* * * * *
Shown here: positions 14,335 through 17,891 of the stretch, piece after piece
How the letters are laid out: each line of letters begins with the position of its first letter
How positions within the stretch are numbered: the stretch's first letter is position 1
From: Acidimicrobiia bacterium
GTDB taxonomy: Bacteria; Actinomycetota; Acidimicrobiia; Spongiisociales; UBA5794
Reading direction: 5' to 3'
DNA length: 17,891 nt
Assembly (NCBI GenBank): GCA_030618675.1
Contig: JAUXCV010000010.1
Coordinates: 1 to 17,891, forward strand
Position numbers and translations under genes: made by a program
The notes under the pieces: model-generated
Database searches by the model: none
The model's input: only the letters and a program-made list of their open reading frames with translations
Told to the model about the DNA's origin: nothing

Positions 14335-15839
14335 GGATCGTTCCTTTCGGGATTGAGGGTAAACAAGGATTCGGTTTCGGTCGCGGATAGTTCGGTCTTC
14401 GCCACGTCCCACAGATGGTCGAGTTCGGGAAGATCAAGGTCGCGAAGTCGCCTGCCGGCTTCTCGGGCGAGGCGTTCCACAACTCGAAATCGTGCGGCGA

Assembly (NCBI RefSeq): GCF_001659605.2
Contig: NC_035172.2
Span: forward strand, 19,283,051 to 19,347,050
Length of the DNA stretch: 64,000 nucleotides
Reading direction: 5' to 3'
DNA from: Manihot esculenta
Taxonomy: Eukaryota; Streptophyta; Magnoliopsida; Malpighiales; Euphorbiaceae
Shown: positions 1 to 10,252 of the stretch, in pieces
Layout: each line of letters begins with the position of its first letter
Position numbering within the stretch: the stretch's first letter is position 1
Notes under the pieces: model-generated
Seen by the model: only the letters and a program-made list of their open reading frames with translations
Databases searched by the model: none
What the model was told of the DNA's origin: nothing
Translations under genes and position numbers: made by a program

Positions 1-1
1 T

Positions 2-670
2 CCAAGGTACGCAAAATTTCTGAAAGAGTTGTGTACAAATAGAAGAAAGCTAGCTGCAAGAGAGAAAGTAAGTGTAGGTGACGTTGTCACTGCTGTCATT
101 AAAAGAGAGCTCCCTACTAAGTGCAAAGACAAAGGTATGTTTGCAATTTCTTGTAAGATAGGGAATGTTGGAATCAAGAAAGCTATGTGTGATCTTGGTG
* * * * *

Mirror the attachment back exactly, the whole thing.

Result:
Shown here: positions 14,335 through 17,891 of the stretch, piece after piece
How the letters are laid out: each line of letters begins with the position of its first letter
How positions within the stretch are numbered: the stretch's first letter is position 1
From: Acidimicrobiia bacterium
GTDB taxonomy: Bacteria; Actinomycetota; Acidimicrobiia; Spongiisociales; UBA5794
Reading direction: 5' to 3'
DNA length: 17,891 nt
Assembly (NCBI GenBank): GCA_030618675.1
Contig: JAUXCV010000010.1
Coordinates: 1 to 17,891, forward strand
Position numbers and translations under genes: made by a program
The notes under the pieces: model-generated
Database searches by the model: none
The model's input: only the letters and a program-made list of their open reading frames with translations
Told to the model about the DNA's origin: nothing

Positions 14335-15839
14335 GGATCGTTCCTTTCGGGATTGAGGGTAAACAAGGATTCGGTTTCGGTCGCGGATAGTTCGGTCTTC
14401 GCCACGTCCCACAGATGGTCGAGTTCGGGAAGATCAAGGTCGCGAAGTCGCCTGCCGGCTTCTCGGGCGAGGCGTTCCACAACTCGAAATCGTGCGGCGA

Assembly (NCBI RefSeq): GCF_001659605.2
Contig: NC_035172.2
Span: forward strand, 19,283,051 to 19,347,050
Length of the DNA stretch: 64,000 nucleotides
Reading direction: 5' to 3'
DNA from: Manihot esculenta
Taxonomy: Eukaryota; Streptophyta; Magnoliopsida; Malpighiales; Euphorbiaceae
Shown: positions 1 to 10,252 of the stretch, in pieces
Layout: each line of letters begins with the position of its first letter
Position numbering within the stretch: the stretch's first letter is position 1
Notes under the pieces: model-generated
Seen by the model: only the letters and a program-made list of their open reading frames with translations
Databases searched by the model: none
What the model was told of the DNA's origin: nothing
Translations under genes and position numbers: made by a program

Positions 1-1
1 T

Positions 2-670
2 CCAAGGTACGCAAAATTTCTGAAAGAGTTGTGTACAAATAGAAGAAAGCTAGCTGCAAGAGAGAAAGTAAGTGTAGGTGACGTTGTCACTGCTGTCATT
101 AAAAGAGAGCTCCCTACTAAGTGCAAAGACAAAGGTATGTTTGCAATTTCTTGTAAGATAGGGAATGTTGGAATCAAGAAAGCTATGTGTGATCTTGGTG